Convergence drives jobs uplift

The move to converged networks and the increasing deployment of voice over IP is driving a resurgence in demand for IT skills in the telecoms sector

IT recruitment in the telecoms sector is on the up, driven by the increasing delivery of voice services over IP networks and the convergence of voice and data networks.

As the technology matures, many businesses are keen to take advantage of the cost savings offered by voice over IP, said David Atherton, senior consultant specialising in telecoms at recruitment firm AMTech. At the same time, he said, telcos are pushing convergence between voice and data networks to the point where it is almost no longer appropriate to call them telecoms providers.

Stuart Packham, director at recruitment company Michael Page Technology, said, "A lot of telcos are now describing themselves as media companies. As the fixed-line and mobile markets have matured, there is less traditional telco IT work focused on the core engineering of networks, and more focus on the application layer, building applications to deliver content to mobile devices, 3G and over broadband."

Mergers are also driving this evolution in telecoms work as companies move to what is often termed "triple play" and "quad play", and there are fewer small start-ups entering the sector. Recent examples of this consolidation include Virgin Mobile and ntl:Telewest, Sky and Easynet, and Tiscali and Home­choice.

However, new entrants are coming into the market, with several Asian companies choosing the UK as their European base. These firms are hiring locally as well as transferring staff internally. There are also plenty of positions in smaller companies that offer niche systems to the big suppliers.

All of this means that the telecoms sector is picking up after spending 2006 in the doldrums, said George Molyneaux, research director at analyst firm SSL, with the numbers of jobs advertised increasing in the latest Computer Weekly/SSL survey of the jobs market.

For those already working in the telecoms sector, the emphasis will be on re-skilling into VoIP and on application development for mobile devices, said Packham. He sees potential for developers to move into telecoms from sectors that already have experience in supporting real-time, high-availability or rich media applications.

Sean Quinn, principal consultant in the telecoms division of recruitment consultancy Hudson, said, "If you are motivated by technology, there are definitely some sexy and pioneering areas, such as VoIP and internet TV."

He added that integration and project management skills were also in high demand.

"Telecoms firms are looking for managers at mid and senior levels who have experience in change management, service improvement, cost reduction and culture change," he said.

However, telecoms salaries and contract rates are not always among the highest. According to Molyneaux, permanent salaries for the sector average £26,520 nationally, with senior engineers earning up to £36,863. For contractors, rates range from £32 per hour for network engineers to £50 per hour for senior engineers.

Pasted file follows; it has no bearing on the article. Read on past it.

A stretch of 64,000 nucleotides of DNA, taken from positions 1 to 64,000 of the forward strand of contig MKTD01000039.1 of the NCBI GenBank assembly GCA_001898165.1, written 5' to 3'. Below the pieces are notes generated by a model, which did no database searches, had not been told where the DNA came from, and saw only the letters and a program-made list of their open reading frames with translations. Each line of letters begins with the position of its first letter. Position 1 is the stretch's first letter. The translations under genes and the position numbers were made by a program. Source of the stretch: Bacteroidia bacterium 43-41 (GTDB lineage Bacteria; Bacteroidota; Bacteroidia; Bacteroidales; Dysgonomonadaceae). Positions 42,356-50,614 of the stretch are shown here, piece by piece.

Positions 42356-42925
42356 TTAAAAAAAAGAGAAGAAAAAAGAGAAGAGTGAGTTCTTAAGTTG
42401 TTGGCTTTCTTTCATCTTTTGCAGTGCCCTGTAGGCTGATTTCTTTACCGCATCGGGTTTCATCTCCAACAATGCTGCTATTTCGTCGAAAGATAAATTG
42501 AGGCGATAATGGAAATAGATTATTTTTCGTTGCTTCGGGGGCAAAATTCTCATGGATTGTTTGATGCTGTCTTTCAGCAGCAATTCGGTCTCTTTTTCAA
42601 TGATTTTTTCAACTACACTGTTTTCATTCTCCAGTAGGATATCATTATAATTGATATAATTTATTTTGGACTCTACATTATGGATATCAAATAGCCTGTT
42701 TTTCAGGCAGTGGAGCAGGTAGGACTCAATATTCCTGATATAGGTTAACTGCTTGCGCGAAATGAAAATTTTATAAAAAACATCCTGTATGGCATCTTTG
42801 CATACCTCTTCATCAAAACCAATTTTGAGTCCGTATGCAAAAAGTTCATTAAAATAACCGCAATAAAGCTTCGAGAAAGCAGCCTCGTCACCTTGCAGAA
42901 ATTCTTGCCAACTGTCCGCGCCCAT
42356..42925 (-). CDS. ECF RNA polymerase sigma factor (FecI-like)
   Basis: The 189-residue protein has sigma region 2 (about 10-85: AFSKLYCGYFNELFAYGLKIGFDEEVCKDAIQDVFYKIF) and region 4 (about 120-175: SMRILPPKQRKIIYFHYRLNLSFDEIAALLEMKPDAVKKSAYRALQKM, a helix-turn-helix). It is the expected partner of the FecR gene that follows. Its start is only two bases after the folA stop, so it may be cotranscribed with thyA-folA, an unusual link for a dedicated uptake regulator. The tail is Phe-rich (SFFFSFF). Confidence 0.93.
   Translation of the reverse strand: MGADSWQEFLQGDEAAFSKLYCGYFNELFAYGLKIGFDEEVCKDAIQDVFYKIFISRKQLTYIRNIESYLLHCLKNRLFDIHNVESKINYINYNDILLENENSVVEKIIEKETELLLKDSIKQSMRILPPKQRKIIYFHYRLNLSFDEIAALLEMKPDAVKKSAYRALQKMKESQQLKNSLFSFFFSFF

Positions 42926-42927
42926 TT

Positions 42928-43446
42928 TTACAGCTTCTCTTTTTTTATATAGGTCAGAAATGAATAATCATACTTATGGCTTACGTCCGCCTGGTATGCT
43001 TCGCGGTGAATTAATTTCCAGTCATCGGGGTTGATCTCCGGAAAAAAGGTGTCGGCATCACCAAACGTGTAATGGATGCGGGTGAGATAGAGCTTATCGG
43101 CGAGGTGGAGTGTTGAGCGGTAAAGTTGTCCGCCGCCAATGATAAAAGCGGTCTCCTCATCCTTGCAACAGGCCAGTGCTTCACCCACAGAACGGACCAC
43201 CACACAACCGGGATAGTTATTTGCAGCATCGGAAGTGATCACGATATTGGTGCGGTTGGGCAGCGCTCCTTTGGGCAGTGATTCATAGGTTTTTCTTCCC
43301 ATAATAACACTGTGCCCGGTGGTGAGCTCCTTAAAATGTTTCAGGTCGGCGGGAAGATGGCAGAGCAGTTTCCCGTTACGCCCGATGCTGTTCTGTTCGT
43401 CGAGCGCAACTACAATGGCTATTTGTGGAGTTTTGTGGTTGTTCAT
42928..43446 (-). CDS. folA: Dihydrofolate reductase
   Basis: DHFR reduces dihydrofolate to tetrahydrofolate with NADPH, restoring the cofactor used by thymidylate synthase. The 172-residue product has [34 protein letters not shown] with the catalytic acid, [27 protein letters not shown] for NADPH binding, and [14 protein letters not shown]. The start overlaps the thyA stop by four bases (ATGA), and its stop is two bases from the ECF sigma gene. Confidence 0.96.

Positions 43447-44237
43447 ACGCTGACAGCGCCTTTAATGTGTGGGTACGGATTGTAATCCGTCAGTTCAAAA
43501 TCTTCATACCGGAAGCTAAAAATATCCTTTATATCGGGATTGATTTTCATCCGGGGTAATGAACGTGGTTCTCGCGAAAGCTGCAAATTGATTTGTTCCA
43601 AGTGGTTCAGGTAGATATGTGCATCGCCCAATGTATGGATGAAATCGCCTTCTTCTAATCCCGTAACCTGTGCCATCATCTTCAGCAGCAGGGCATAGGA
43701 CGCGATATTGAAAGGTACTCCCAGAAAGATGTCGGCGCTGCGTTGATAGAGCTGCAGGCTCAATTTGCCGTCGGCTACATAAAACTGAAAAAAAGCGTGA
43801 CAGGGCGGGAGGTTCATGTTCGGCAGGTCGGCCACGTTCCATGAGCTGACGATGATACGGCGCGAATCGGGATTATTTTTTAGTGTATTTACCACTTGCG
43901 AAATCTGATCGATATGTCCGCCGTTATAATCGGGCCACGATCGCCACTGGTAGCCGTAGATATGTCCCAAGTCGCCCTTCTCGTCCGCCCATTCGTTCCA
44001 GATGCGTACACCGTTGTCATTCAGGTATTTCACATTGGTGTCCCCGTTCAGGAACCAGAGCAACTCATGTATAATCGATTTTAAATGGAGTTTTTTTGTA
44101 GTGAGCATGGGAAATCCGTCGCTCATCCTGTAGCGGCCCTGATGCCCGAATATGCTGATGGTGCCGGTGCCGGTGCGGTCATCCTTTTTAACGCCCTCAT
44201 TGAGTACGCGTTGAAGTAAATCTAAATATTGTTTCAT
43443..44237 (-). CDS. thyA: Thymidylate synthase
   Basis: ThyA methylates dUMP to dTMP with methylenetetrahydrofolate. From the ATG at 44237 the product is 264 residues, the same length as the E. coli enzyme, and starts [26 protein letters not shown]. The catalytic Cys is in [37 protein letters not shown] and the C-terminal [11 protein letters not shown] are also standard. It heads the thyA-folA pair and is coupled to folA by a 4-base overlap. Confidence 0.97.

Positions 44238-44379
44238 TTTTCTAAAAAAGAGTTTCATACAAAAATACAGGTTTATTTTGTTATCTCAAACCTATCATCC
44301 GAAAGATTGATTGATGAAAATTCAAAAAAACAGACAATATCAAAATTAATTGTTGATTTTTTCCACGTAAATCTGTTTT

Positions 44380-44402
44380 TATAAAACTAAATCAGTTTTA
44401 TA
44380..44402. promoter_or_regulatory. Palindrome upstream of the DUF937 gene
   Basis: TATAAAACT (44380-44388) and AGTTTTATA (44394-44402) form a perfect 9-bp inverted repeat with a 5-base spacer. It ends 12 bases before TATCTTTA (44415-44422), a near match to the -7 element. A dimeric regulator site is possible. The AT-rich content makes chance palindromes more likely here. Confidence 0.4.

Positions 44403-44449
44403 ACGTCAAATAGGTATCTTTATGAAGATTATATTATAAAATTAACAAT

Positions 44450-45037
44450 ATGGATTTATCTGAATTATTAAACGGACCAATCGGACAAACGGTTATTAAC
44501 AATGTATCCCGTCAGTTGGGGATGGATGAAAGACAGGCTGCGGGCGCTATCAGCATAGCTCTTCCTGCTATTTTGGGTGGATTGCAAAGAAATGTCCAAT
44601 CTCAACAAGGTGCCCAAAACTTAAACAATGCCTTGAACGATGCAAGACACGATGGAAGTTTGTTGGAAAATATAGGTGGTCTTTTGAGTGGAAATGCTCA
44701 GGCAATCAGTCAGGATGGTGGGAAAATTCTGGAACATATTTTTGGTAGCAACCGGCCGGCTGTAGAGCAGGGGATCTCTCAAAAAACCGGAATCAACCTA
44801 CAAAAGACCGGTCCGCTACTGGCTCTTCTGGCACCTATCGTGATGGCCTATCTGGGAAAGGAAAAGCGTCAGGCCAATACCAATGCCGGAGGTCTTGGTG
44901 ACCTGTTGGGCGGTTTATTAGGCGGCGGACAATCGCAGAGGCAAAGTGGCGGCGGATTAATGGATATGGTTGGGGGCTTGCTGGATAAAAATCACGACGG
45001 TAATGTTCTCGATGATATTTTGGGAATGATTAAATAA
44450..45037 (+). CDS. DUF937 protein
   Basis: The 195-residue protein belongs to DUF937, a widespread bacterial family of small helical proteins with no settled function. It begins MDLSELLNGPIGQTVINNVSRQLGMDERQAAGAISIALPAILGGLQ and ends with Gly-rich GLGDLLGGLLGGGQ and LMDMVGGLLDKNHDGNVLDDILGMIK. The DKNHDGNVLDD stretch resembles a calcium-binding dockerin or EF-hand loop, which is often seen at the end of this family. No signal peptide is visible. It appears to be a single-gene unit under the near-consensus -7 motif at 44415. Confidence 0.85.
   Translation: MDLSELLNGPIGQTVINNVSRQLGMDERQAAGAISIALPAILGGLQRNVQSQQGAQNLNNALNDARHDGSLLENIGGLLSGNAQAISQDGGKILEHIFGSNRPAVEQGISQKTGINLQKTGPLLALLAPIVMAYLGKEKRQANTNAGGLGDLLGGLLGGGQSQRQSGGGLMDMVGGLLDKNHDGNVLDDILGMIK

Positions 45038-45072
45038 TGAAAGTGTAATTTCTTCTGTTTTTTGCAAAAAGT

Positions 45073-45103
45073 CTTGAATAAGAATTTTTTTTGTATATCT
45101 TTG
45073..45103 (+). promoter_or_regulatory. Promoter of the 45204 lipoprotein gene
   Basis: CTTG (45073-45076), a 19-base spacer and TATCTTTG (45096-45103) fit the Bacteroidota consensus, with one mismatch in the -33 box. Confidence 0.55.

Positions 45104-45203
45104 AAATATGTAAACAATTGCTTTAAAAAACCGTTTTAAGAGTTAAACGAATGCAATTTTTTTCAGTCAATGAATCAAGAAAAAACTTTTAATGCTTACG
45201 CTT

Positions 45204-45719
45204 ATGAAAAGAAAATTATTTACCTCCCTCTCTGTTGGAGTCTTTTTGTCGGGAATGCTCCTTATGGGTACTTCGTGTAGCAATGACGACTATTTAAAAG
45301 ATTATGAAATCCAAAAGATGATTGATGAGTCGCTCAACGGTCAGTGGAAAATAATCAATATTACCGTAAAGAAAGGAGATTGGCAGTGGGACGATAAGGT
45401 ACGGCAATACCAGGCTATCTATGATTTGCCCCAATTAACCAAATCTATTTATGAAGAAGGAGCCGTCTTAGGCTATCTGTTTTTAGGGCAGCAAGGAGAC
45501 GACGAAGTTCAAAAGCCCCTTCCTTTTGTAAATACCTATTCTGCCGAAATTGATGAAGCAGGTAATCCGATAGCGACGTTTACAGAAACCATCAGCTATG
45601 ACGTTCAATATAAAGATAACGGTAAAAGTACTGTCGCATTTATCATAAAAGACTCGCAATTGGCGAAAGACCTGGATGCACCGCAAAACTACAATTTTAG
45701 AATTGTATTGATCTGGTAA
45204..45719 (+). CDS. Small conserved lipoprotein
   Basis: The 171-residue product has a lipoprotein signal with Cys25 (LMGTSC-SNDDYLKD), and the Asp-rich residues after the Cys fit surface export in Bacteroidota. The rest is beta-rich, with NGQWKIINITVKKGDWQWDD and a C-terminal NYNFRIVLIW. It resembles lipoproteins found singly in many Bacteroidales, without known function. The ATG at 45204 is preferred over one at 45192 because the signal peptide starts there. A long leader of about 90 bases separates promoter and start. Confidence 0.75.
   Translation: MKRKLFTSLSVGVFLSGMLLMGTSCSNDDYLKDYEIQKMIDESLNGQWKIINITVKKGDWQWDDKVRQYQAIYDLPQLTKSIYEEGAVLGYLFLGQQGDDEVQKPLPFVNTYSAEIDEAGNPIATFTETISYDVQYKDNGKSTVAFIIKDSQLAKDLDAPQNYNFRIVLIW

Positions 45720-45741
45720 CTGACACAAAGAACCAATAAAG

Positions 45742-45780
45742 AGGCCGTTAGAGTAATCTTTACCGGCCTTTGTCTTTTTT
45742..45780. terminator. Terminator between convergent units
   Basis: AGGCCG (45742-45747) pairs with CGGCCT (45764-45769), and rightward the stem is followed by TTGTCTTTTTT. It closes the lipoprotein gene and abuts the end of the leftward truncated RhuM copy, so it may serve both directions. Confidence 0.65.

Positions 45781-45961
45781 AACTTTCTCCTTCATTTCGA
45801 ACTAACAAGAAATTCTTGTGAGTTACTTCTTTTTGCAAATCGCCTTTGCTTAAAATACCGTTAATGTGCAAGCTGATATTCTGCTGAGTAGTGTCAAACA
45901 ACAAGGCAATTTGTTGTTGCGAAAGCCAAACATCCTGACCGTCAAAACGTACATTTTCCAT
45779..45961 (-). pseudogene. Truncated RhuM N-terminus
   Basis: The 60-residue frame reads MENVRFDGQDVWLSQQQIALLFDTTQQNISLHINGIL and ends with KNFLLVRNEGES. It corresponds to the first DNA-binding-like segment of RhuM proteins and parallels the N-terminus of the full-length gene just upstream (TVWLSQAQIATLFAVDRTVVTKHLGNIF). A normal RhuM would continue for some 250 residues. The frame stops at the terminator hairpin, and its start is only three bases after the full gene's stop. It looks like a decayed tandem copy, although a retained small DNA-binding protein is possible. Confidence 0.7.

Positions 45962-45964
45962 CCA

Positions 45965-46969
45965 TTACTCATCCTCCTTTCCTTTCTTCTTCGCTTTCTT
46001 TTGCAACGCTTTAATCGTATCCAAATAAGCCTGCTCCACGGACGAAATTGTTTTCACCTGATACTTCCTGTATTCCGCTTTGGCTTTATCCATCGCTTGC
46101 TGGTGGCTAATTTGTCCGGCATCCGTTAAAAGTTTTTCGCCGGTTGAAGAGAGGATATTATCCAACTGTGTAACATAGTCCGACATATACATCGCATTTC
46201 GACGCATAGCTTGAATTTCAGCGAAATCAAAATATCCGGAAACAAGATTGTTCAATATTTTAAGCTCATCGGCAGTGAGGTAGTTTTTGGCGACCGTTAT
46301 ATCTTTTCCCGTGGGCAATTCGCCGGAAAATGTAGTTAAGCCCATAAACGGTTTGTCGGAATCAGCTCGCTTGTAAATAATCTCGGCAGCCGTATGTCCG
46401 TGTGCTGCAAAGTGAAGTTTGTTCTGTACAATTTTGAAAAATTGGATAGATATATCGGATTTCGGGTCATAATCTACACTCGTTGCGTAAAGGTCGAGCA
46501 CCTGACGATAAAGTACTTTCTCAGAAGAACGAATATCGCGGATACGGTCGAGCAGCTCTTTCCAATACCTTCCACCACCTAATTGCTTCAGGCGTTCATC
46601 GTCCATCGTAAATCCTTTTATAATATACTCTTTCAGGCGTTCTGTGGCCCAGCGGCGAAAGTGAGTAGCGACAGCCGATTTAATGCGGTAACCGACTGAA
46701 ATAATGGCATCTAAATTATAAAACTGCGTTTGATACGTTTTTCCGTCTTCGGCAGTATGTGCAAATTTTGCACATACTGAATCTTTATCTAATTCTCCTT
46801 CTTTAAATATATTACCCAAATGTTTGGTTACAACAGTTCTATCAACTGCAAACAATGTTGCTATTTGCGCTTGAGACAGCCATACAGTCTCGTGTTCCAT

Atherton said, "Compared to other sectors, employers get a lot of talent for their money."

On the plus side, Quinn said the large telcos, in particular, offer good benefits packages - and one area where telecoms companies score highly is in providing excellent training for permanent staff.

Atherton said telecoms firms typically send their employees on between two and five training courses a year.

Packham agreed. "Retaining talented staff is as big an issue for this sector as recruiting them. If you are prepared to invest in yourself, these companies are prepared to invest in you," he said.

Case study: getting projects right thanks to all-round skills

Although rates often aren't as good as in some other industries, Mike Nunn thinks there are compensations to working in the telecoms sector.

Nunn is a deployment designer for BT's 21CN voice over IP project, which aims to get all calls on the BT metro and core networks transferred to VoIP by 2010. He has worked in several other industries in infrastructure roles with a strong networking bias.

"Because IT is core business, there is a different mindset in the telecoms industry," he said. "You have more time to focus on getting projects right, rather than just getting them in and firefighting.

"Telcos are also more interested in the results than in using particular technologies. And they are more willing to go for solutions that are standards-compliant and offer long-term integration, rather than putting in the most expedient solution."

Nunn likes the way the telecoms sector has challenged him to become more of an all-rounder. At BT, his role is to take high-level designs and translate them into servers, circuits and bandwidth.

"I need to understand how the applications work and communicate with each other, because this infrastructure is being deployed to support those particular applications," he said.

"I decided a while ago not to play catch-up with the myriad of supplier certifications, because there are so many Supplier certification is useful when you are starting out, but it is more important to understand the underlying technologies."

Nunn has almost completed an Open University degree in computing for commerce and industry, which has given him valuable skills in application development. However, he said that not having a string of supplier certifications on his CV can put him at a disadvantage in getting interviews when job hunting - even though he has eventually been offered most of the jobs for which he has been interviewed.

Computer Weekly/SSL salary survey

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